If anything summed up the type of player Olivier Giroud has been since his arrival at Arsenal in 2012, it was the game against Crystal Palace. In the opening minutes of the game he failed to convert one of the easiest chances he'll ever have, but then later scored the harder chance; an opportunity where no one should have the right to find the net, especially in the manner he did it.
The former Montpellier man missed a chance from a matter of yards out early on, as he failed to divert the ball home from Nacho Monreal's ball across goal in the opening minutes. 'Here we go again' thought the Arsenal fans who have become so accustomed to seeing Alexis Sanchez score from those positions when playing up front this season.
However Giroud's unbelievable 'scorpion' kick goal signalled not only his significance to this team, but it proved to be a timely return to form when Arsenal seemingly needed it most, especially after netting against West Brom last time out too.
No one would have expected him to score just how he did against Palace though, flicking the ball with his trailing leg over Wayne Hennessey and in off the bar. Anything Henrikh Mkhitaryan can do, Giroud can do better it would seem.
Top five Arsenal goals under Wenger
As the ball found the net, with one of the most obscene ways to score a goal you are ever likely to see anywhere in the world, the questions were immediately raised; just how good was it? Where does it rank in terms of the best goals ever, and where does it sit as one of the best Arsenal goals?
The likes of Dennis Bergkamp spring to mind, as do the numerous goals from the great Thierry Henry, but for Arsene Wenger it was one of the best he's seen; "I don’t know [where it ranks], I’ve been spoilt in my career, because I’ve had many great players and many great strikers. That is certainly in the top five."
It is quite the statement from the Gunners boss who as he said, has had some great strikers down the years. If ever Giroud needed to prove people wrong after falling behind Sanchez in the striking pecking order, this goal has surely done that. Whether you think it was a fluke, or weather you think he meant it, it will go down as one of the most ridiculous goals.
In the 20 years Wenger has been at Arsenal he's seen some magical strikes, as he recalls some of the greats down the years, "I remember Bergkamp, Henry… these special goals, you know. Bergkamp at Leicester, at Newcastle. Thierry Henry against Real Madrid, against Liverpool - these kind of goals. Kanu at Chelsea!"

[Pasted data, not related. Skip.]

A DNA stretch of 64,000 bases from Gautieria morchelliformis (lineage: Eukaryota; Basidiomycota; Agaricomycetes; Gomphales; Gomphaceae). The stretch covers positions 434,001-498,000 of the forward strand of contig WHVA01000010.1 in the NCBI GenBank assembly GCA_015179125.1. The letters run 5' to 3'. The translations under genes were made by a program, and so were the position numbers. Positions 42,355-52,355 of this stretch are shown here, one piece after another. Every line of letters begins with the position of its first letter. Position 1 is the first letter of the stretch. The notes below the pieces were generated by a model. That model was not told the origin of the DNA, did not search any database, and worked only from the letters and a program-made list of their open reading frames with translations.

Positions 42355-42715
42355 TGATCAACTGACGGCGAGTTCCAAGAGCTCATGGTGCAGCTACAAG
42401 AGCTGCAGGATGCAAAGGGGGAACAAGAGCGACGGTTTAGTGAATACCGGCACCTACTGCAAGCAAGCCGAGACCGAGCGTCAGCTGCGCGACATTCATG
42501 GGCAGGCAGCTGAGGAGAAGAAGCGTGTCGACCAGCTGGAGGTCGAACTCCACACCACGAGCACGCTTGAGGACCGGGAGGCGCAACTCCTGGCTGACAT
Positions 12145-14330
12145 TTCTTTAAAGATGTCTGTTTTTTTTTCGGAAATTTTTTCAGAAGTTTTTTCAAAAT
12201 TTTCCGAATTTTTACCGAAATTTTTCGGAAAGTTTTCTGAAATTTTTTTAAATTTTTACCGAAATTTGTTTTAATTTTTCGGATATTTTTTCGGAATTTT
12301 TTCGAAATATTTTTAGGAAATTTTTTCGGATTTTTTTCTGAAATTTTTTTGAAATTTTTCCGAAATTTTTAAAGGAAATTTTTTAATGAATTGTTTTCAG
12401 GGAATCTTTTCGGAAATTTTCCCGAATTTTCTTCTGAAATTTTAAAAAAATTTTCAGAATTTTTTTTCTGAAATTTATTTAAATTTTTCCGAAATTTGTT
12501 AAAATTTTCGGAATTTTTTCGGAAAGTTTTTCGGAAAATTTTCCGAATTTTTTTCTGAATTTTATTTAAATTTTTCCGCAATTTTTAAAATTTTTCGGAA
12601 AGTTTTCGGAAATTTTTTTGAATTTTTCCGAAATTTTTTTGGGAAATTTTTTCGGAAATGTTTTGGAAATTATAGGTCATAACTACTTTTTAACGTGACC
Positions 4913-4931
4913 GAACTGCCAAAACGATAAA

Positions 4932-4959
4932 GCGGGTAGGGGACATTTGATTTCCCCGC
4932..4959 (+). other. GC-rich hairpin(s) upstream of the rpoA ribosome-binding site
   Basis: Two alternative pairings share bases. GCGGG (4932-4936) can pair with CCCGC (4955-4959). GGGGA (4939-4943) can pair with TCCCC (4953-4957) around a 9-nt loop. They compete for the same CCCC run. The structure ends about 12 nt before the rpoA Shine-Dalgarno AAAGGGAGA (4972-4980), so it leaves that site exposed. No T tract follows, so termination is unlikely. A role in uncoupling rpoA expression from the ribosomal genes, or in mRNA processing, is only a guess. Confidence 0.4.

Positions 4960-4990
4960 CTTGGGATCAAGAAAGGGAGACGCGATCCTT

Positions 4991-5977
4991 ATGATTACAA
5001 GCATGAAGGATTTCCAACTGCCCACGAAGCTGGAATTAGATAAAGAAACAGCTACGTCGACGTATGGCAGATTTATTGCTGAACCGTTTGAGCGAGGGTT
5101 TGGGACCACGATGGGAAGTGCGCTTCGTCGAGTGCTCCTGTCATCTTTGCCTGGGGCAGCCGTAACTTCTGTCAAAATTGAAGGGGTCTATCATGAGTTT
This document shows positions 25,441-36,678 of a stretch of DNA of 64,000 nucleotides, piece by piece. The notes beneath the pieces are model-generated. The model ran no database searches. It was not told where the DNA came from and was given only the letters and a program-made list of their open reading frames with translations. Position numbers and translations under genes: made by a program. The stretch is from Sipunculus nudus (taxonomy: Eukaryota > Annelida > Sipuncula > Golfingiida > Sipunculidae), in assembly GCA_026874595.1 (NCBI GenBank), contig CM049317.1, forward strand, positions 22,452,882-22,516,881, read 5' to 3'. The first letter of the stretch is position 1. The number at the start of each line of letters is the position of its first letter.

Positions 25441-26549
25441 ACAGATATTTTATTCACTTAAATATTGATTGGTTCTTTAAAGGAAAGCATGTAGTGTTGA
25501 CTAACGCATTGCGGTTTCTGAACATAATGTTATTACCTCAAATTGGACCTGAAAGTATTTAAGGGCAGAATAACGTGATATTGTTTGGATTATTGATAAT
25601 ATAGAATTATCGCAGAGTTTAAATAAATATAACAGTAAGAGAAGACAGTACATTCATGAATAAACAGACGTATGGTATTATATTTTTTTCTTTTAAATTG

The quality of those goals are indeed amazing, the burst of pace at the Bernabeu from Henry as he raced clear of the defenders, and the classic 'Bergkamp flick' goal against Newcastle were full of brilliance. Giroud's goal was very different though, but in its own right equally stupendous. Wenger said, "It’s difficult for me not to forget goals in 20 years, when you score about 70/80 per year. By 20 [years] makes 1,600 goals - it’s difficult in a second to get the best five."
It can be argued that Giroud is one of the most underrated and under appreciated strikers in the Premier League. He is never going to be the 30 goal a season man that many fans have been crying out for, but for the fee that he arrived for you cannot complain at the amount of goals he's scored. Wenger praised his fellow Frenchman saying, "He [Giroud] brings the unexpected, and we all come to football to get the unexpected. People come to the games to see these kind of goals."
Like Bergkamp and Henry, they had the tendency to come out with something unexpected, albeit in a different way to Giroud, but it was a strike which Wenger said the following about; "that will be remembered as the Giroud goal that nobody will forget. Every striker is certainly remembered for one, two or three special goals - and that will certainly be with him forever."
It was a goal out of the ordinary, like something you rarely see. Mkhitaryan scored a stunning scorpion kick goal on Boxing Day and it was a strike that you'd likely see once a decade. However, scorpion kicks are like London buses it would seem. You wait ages for one, then two come along in quick succession, but it was the pure genius of the goal which caught Wenger's eye, "He transformed that goal into art - because of the surprise, because of the beauty of the movement and because of the efficiency."
The inventiveness of the goal, the pure audacity to even try and score like that was something else, it was a brilliant piece of improvisation to divert the ball goal bound from a cross that wasn't the best from Sanchez. Wenger said, "You cannot work on that in training. It’s just a reflex. I think it was an exceptional goal because it was at the end of a fantastic collective moment, which is what our game is about."
That collective moment the Arsenal boss is talking about was of course the fast flowing counter-attack that the Gunners created Giroud's goal from. In previous weeks they have struggled to find that quick and fluid style as they came unstuck against Everton and Manchester City. However the attacking performance against Palace, even if some big chances were missed, gives Arsenal fans hope again.
All Arsenal can do now is keep winning, to keep trying to build pressure on Chelsea before the two take on each other in February. It's key that Giroud is back and scoring goals, but it will be of equal importance that this quick style of place which Wenger says their game is all about, is maintained if they are to have any chance of winning the league this season.